Review: The Program

lanceThere is very little new to learn about the Lance Armstrong debacle, and if you come to this film looking for scoop you’ve come to the wrong place. The Program is the Lance story dramatized, and in this dramatization lies its merit. Stephen Frears focuses on the experience of cycling, the firey danger of it, its speed and frenzy; and a cheating experience that is pointedly nonchalant. Imagery is sharp: speedy downhill jaunts, blood being coughed up in a shower, clips of the real Lance interspersed seamlessly with constructed footage of Ben Foster playing Lance in a performance that is the crux of this film. Lance and his team spend much of the film hooked up to blood bags, injecting and openly discussing their cheating. So openly, in fact, that there are sections during the tour when cyclists line up beside one another and discuss the endemic. Not exactly what I would call stylish storyboarding. This kind of cheesiness is what lets the film down. The storyline moves too fast at times; doesn’t delve deeply enough, doesn’t tell enough. It is as if by insisting on telling the whole story (from beginning to end) it leaves out the real meat of the story. There is no Paul Kimmage, the focus on Lance’s psychosis, denial, anger etc. (although insistent) is less detailed than it could be, and the role of the massage therapist and other whistleblowers is muted. But this film does tell the story. Perhaps if it were a fictional story, the film would be engaging. But then – I don’t think I would believe it, if it were fiction. The antihero/hero – the person from whom all the backlash comes in this film – is journalist David Walsh. Chris O’Dowd’s rendering of his role is almost as good as Foster’s: we don’t exactly like David Walsh, even though we (obviously) believe him from the outset. Lance we half-warm to, half-despise. The Lance/David duo, then, works, in its strange tug of war on our conscience. The soundtrack of this film has swagger, the cockiness of the final ‘Everybody knows’ by Leonard Cohen is unashamed. Like Lance, Frears kind of gets away with all this, even the cheesiness. After the first few minutes, we sort of comply to his style; suspend our disbelief, suck up the soundtrack, let go of our expectations, forget what we already know, lie.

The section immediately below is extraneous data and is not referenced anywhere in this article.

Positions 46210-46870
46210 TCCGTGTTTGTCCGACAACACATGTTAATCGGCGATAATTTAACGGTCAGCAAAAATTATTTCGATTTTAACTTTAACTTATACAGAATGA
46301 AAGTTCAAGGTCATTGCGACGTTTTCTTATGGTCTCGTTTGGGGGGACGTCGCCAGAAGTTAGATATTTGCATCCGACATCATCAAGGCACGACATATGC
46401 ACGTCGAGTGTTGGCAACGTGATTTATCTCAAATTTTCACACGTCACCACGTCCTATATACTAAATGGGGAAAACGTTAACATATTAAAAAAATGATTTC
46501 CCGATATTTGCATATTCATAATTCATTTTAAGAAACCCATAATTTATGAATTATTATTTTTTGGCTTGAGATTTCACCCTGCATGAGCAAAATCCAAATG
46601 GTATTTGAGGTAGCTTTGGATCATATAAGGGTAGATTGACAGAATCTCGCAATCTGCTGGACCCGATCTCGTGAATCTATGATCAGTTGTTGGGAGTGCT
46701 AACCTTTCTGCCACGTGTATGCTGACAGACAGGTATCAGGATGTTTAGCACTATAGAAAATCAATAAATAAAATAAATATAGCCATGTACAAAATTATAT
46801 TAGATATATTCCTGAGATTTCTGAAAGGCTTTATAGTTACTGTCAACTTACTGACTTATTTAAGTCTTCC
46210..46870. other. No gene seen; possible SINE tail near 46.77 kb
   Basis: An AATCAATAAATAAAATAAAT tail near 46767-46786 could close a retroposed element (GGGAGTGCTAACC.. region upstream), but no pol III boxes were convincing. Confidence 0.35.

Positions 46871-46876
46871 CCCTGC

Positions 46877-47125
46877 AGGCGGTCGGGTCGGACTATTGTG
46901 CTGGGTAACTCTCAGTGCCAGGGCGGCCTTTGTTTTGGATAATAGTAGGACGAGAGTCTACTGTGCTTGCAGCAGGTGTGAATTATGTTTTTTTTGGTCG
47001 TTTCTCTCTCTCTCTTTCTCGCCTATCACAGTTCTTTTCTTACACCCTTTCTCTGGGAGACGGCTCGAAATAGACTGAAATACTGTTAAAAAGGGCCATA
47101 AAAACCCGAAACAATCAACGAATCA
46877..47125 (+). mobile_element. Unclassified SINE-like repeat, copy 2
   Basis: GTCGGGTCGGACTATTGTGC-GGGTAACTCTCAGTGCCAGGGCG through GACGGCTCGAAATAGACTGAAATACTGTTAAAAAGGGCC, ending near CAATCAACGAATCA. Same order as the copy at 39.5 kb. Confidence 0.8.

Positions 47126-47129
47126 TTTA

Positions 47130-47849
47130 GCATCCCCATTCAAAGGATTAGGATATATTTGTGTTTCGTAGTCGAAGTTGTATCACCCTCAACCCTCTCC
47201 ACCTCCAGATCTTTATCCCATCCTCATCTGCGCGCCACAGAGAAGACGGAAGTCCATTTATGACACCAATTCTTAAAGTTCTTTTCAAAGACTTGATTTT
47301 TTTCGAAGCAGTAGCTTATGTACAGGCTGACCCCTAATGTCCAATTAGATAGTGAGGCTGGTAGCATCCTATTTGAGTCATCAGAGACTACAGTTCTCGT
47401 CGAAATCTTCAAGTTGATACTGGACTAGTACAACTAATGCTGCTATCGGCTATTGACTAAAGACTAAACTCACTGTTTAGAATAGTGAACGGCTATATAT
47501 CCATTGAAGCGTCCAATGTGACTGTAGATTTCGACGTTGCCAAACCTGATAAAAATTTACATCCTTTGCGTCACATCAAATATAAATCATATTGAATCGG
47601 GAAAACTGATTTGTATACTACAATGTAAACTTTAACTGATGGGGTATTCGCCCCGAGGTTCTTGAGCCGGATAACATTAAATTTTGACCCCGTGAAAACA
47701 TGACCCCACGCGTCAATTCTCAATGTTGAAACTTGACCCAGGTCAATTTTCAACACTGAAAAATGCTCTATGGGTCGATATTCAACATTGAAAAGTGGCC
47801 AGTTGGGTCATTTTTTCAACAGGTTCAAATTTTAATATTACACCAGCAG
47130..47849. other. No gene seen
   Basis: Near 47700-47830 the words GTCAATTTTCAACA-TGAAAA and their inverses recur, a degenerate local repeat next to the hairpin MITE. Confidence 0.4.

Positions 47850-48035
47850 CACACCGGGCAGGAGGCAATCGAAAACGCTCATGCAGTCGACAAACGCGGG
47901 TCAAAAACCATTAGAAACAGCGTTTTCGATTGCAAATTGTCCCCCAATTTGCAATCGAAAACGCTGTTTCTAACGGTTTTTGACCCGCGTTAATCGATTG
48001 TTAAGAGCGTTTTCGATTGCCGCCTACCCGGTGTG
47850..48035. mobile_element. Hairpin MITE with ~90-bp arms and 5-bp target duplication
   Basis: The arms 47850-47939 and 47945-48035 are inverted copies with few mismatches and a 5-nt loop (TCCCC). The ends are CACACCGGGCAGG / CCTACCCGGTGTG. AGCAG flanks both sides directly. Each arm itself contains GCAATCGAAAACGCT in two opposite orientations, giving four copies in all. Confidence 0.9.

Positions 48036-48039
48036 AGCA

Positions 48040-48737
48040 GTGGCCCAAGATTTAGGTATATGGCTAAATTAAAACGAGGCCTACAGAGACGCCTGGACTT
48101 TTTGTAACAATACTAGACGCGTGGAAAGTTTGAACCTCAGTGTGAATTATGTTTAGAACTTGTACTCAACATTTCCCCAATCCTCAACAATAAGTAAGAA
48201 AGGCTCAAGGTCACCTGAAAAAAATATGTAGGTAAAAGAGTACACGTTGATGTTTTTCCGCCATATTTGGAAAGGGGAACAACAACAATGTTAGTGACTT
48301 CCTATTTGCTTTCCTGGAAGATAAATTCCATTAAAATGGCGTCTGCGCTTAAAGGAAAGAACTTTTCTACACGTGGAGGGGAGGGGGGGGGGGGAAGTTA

The Program Official Trailer:

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